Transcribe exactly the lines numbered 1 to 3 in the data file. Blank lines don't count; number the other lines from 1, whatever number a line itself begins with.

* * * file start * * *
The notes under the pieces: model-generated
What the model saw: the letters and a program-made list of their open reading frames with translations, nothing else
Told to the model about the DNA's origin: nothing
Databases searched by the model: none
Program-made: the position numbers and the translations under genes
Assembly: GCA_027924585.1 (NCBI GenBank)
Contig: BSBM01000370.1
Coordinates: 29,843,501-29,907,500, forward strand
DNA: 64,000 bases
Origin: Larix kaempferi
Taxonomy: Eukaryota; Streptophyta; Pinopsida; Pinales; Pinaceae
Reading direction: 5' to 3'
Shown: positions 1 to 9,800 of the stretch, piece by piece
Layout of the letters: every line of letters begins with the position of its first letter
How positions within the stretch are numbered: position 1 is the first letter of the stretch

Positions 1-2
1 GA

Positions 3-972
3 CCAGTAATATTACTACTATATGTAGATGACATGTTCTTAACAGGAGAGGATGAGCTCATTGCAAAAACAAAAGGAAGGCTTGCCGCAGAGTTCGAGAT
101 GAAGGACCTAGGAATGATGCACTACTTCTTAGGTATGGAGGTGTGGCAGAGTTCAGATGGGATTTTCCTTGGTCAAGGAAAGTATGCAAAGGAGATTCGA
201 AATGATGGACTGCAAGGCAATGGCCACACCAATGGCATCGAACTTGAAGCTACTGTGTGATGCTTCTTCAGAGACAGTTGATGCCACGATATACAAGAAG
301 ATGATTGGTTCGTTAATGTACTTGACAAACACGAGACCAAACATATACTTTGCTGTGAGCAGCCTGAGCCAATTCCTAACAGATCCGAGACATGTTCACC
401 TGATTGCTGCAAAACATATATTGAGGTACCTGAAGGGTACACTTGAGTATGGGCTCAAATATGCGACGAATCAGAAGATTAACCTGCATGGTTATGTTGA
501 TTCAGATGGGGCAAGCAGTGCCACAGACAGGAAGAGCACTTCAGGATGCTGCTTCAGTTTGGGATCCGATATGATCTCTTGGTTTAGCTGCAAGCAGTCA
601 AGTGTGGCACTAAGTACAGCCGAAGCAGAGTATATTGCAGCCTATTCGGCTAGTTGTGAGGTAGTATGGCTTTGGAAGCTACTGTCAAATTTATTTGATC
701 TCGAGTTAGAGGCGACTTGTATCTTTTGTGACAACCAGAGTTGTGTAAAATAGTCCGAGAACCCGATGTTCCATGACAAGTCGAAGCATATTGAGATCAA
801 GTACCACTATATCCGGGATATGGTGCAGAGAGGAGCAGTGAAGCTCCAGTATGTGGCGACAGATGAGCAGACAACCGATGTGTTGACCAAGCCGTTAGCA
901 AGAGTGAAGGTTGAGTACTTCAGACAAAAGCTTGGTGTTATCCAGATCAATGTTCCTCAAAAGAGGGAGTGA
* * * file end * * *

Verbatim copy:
The notes under the pieces: model-generated
What the model saw: the letters and a program-made list of their open reading frames with translations, nothing else
Told to the model about the DNA's origin: nothing